Let the Great World Spin + Man on Wire

Let the Great World Spin by Colum McCann.

There is no shame in me saying that i took upon reading this book because of an Amazon recommendation. Had I become a part of the "tipping point?" Yes. I added to this Mr. McCann's acclaim of being a number one best seller for 2009.

So i'm not done with the book but i already have some general thoughts that could or could not sway you about whether you'd like to read novels again.

Let the Great World Spin first is very much like Crash, the film. But this movie is based around the time in the 70s where a great man had walked across on a wire that was connected on the World Trade Center. The most outrageous characters and the utmost real characters cross paths between this time in unusual yet normal ways. I think that the book so far has done an excellent job portraying the characters in their own elements. From prostitute, priest, mother who has lost her son at war... they all wind together in a form that is actually strangely poetic. What makes this book so easy for me to read though is that it comes in little vignettes that keep things short enough for me to complete while i'm riding the metro and before i go to bed. Today was actually the first day that I had almost missed my stop on the train because I was so eager to finish a chapter.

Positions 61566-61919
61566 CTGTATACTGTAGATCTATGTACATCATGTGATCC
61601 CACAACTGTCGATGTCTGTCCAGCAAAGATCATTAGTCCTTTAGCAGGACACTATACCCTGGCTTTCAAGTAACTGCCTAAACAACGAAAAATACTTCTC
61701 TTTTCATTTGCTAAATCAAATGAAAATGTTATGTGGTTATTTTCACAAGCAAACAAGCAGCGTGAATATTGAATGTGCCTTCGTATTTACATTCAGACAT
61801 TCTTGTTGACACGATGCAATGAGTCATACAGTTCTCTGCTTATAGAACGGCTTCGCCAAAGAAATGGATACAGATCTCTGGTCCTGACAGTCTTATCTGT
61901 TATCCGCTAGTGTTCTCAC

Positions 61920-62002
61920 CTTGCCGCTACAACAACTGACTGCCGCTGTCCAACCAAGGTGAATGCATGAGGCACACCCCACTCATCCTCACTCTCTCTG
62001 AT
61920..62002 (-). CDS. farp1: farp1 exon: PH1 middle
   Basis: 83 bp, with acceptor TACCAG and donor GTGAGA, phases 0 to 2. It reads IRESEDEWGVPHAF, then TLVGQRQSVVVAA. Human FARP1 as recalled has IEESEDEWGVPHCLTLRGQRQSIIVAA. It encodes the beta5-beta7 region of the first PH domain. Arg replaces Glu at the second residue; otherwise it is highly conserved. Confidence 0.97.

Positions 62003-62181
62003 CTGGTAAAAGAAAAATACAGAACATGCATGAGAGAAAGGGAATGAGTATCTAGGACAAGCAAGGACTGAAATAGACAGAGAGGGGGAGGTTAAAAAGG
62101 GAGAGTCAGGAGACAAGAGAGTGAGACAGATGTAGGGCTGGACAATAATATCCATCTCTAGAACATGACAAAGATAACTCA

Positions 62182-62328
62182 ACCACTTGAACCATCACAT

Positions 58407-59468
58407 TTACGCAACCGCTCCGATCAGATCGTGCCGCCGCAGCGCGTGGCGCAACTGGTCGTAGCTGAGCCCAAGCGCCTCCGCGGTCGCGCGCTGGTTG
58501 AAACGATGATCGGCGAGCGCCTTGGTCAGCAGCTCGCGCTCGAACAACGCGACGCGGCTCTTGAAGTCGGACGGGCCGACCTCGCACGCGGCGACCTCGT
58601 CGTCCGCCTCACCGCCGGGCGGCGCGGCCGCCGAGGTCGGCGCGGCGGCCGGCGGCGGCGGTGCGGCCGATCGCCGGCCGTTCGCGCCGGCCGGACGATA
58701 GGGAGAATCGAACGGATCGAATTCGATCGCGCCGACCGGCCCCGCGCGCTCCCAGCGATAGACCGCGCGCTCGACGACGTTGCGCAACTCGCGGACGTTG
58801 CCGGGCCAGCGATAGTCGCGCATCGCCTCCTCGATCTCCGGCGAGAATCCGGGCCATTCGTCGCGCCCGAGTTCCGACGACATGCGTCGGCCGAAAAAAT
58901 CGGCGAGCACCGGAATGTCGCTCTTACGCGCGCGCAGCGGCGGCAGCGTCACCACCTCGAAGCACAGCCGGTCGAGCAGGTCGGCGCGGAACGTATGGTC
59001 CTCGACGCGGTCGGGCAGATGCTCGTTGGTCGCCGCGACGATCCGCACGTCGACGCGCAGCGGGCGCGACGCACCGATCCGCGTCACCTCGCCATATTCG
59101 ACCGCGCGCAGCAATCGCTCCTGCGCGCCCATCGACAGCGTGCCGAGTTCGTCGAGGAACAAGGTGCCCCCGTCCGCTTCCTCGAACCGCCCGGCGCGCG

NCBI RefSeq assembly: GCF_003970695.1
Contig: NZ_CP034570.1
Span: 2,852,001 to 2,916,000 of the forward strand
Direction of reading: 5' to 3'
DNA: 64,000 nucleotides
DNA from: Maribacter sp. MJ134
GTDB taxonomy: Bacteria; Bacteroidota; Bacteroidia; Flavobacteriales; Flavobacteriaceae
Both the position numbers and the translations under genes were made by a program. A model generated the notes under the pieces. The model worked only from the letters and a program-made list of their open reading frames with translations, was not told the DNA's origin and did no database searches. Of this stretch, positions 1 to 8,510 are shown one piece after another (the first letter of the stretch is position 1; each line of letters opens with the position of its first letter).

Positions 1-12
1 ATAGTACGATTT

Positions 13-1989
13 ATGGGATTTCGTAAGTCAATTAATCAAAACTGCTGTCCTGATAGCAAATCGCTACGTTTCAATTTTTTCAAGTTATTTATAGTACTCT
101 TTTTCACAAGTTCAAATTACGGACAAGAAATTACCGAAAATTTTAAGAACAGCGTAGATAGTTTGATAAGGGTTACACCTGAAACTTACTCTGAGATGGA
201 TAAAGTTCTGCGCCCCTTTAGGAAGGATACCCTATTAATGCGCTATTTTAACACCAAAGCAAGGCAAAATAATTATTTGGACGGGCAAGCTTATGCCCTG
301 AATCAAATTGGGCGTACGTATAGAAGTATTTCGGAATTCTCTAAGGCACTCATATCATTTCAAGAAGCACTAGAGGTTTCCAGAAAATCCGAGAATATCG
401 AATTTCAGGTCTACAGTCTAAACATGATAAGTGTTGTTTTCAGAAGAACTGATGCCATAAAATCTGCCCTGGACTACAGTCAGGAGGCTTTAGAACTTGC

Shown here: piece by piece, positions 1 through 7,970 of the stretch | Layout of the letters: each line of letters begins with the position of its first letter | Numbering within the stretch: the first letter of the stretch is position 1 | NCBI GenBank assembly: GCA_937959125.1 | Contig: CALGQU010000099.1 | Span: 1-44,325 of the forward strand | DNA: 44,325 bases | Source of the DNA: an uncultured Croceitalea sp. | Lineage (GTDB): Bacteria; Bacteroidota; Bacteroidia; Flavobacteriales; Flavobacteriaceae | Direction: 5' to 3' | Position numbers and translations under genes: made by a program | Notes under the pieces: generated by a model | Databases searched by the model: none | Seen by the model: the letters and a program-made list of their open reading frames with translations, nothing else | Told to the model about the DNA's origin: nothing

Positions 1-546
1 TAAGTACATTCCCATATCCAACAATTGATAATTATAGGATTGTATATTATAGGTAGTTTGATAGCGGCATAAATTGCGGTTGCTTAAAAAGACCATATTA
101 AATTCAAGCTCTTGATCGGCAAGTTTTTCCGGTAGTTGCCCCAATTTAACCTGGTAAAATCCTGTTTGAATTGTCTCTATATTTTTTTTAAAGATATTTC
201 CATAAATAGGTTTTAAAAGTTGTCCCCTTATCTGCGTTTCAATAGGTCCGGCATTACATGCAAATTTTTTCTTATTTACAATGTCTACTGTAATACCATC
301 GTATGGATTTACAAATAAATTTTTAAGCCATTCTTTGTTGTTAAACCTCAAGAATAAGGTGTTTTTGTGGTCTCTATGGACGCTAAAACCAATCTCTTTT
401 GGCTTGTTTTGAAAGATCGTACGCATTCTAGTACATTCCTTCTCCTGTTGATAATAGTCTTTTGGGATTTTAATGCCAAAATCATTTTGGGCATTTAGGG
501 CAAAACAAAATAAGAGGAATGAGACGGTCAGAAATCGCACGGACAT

Starring Phillipe Petit

So it shouldn't really surprise you that the next thing i wanted to do was watch Man on Wire! Lucky for me in the midst of finishing this book, my Netflix arrives with Man on Wire in tow. And how wonderful the timing was. I watched the film and oo'd and ah'd at his tricks, juggling, and of course him walking on air.

It was exhilarating watching Philippe walk between the Notre Dame towers, then the bridge in Sydney, and finally the two World Trade Center towers. An entertainer to say the least yet at the same time an absolute nutcase! But it was simply so amazing to see this man devise such a brilliant plan and then execute it so well. I was glued to the screen the entire time. And honestly, I could not express more how much I loved that Erik Satie's Gymnopedie No.1 was playing for when he started the walk across the towers . Perfect perfect music composition for the movie.

The only regret i truly have is that 1. I wish i were alive in the 70s to have seen this happen 2. since i wasn't alive i wish i had seen it in the big screen at a theater... or better yet, Imax. Hopefully one day the New Beverly Center will play it again or something... it's just too magnificent.

Could you imagine being on the street in New York that day and looking up to see something like this? These are times I wish I lived multiple lives and could remember those past lives...

0 kind regards: